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Review of Senior Civil Service pay not possible within ‘straitjacket’ of 1% pay cap

A union has today called for an end to the 1% public sector pay “straitjacket” to end, warning that the government’s review of Senior Civil Service pay will only have an impact if this happens.

It follows ministers responding to the Senior Salaries Review Body’s (SSRB’s) report into changes to wages for senior public sector workers by accepting that changes needed to be made in the judiciary, Senior Civil Service and for executive and senior managers of arm’s-length bodies. 

“The government accepts the recommendation on developing innovative pay and workforce proposals. The government supports the development of workforce strategies and supporting reward objectives within public sector pay policy,” ministers said.

However, the government also said that the treasury would only fund an average pay rise of 1%, below the inflation rate of 2.6%.

But now, the FDA has responded by again asserting that the cap needed to be ended completely to support the struggling public sector.

“We welcome the government’s belated acceptance of the need to review the pay of senior civil servants and look forward to discussing this with them,” said the FDA’s assistant general secretary Naomi Cooke.

“What should be abundantly clear is that this cannot be achieved within a 1% straitjacket,” she added. “Reform of Senior Civil Service pay needs to be fully funded and it needs to happen soon – the current government pay policy is failing and is doing so in a way that costs civil servants and costs the public dear.”

Cooke added that despite recent talk of a public sector pay ‘premium’ when compared with the private sector, the SSRB’s report shows that the pay of union members – who do some of the most complex and vital jobs in public service – ‘lags significantly behind the private sector’, causing recruitment and retention problems in a number of areas.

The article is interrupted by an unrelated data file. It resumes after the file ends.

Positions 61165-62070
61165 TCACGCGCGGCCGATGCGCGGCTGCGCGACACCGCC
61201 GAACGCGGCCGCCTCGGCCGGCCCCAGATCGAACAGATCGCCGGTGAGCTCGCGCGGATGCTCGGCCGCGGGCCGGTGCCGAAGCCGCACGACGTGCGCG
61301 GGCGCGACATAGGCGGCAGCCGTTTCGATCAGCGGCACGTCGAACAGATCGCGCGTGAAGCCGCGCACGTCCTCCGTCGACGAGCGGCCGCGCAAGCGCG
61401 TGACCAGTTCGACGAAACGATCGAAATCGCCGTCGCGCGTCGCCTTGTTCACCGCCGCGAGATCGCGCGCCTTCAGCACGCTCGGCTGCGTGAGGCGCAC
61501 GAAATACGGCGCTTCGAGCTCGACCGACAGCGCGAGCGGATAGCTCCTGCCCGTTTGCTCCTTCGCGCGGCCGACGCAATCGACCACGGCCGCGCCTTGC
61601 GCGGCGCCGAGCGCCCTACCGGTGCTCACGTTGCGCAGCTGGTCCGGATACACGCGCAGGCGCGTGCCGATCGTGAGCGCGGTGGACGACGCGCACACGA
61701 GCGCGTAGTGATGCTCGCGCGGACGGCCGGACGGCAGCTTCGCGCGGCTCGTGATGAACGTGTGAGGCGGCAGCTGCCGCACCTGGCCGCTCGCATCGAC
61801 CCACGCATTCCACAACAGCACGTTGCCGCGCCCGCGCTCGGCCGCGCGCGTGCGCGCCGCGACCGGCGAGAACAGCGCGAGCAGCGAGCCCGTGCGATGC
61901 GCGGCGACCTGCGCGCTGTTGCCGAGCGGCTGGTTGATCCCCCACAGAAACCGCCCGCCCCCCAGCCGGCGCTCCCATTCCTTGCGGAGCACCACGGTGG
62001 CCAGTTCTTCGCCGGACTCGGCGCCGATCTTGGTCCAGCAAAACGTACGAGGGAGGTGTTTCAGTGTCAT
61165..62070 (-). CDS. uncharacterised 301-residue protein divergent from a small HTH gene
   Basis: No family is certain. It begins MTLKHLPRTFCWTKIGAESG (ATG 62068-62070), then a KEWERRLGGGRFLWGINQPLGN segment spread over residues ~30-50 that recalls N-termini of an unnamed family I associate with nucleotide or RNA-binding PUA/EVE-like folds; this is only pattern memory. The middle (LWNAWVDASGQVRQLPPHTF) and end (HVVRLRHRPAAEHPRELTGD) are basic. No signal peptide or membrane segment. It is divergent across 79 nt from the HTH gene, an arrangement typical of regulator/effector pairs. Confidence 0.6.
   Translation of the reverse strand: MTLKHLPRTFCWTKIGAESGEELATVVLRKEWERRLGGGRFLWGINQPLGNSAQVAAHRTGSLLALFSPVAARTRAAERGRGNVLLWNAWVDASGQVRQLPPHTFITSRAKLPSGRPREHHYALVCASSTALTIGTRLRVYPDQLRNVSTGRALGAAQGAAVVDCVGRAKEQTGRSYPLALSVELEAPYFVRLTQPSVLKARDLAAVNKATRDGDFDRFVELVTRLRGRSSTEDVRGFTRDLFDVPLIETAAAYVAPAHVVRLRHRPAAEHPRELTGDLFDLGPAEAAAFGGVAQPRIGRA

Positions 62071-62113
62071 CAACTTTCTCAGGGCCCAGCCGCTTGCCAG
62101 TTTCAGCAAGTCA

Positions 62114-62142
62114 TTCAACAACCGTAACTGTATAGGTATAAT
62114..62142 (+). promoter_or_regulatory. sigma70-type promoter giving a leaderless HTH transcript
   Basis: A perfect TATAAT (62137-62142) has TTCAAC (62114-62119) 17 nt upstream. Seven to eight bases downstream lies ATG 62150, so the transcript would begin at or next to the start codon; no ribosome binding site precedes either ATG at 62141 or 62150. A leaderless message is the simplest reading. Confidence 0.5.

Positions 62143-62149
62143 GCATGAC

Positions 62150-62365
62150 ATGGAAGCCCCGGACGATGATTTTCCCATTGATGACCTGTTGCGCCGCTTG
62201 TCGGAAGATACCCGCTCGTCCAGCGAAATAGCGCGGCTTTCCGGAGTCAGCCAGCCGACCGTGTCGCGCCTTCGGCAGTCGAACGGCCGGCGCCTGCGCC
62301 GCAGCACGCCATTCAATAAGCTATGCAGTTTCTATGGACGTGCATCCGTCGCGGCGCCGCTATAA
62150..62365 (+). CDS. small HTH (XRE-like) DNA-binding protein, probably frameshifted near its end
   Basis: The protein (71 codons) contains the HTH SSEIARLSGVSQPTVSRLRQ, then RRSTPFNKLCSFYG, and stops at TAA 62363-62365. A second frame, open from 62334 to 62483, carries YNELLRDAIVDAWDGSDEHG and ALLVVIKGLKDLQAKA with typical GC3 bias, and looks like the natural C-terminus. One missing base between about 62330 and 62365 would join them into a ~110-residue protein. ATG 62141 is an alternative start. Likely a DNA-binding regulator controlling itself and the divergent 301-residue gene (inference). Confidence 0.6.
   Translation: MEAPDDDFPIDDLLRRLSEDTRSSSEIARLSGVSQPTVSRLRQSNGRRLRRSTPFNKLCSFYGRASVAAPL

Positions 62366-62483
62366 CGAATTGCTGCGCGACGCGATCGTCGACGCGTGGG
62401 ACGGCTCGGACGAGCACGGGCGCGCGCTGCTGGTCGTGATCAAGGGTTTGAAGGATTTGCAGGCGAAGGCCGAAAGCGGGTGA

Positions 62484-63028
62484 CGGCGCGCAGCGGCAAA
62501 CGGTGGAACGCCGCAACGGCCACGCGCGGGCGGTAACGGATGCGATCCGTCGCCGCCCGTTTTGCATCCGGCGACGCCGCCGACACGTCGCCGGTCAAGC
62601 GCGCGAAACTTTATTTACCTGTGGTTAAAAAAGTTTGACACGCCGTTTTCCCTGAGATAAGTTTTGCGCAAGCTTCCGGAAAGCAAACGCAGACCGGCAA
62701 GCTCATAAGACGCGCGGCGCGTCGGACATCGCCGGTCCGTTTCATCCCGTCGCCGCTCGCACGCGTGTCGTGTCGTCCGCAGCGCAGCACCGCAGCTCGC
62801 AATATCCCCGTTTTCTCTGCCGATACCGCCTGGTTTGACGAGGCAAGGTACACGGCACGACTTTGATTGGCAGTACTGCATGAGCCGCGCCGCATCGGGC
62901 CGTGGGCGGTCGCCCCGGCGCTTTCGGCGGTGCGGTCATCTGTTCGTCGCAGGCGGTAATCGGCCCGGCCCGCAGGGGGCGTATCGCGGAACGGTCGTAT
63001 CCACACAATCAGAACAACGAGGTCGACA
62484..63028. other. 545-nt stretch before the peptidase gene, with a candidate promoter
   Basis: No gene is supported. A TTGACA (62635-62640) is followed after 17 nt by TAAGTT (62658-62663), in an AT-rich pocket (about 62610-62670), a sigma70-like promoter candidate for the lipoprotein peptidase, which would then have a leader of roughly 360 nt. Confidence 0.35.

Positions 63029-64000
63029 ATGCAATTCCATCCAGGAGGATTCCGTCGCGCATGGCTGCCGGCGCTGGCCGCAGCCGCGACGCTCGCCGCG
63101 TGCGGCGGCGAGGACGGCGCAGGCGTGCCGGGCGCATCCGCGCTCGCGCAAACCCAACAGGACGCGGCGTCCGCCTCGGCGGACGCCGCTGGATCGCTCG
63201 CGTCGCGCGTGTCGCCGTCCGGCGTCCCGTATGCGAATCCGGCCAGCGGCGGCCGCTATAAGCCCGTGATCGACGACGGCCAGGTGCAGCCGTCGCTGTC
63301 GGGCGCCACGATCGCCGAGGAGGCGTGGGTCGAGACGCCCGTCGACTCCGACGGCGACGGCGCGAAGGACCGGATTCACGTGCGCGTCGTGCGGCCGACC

“In fact, the government’s figures show that the bulk of the Senior Civil Service – deputy directors – are almost £14,000 a year worse off than they were in 2010, and now earn 46% less than their private sector counterparts – even when pensions are taken into account,” Cooke argued.

“That gap rises to a staggering 71% at director-level,” she continued. “It’s little wonder then, that more than half of those leaving the Senior Civil Service last year blamed pay for their exit and one in four recruitment exercises is unsuccessful.”

The FDA lead also went on to say that even though the union’s members had delivered billions of pounds of savings over the past seven years, they now faced the most complicated political challenge since the Second World War in the form of Brexit.

“Yet they’ve been rewarded with rapidly escalating costs just to stand still, ever-greater workloads, and ministerial pressure to deliver with the smallest workforce since the 1940s,” Cooke concluded.

“If ministers really want the ‘brightest and best’ staff for the challenges ahead, they must tackle fundamental issues with Senior Civil Service pay.  

“They could start by ditching the 1% cap, ending the divisive practice of paying internal promotes less than the advertised salary, and properly engaging with staff at a time when their expertise will be needed more than ever.”

Top Image: Lauren Hurley, PA Images

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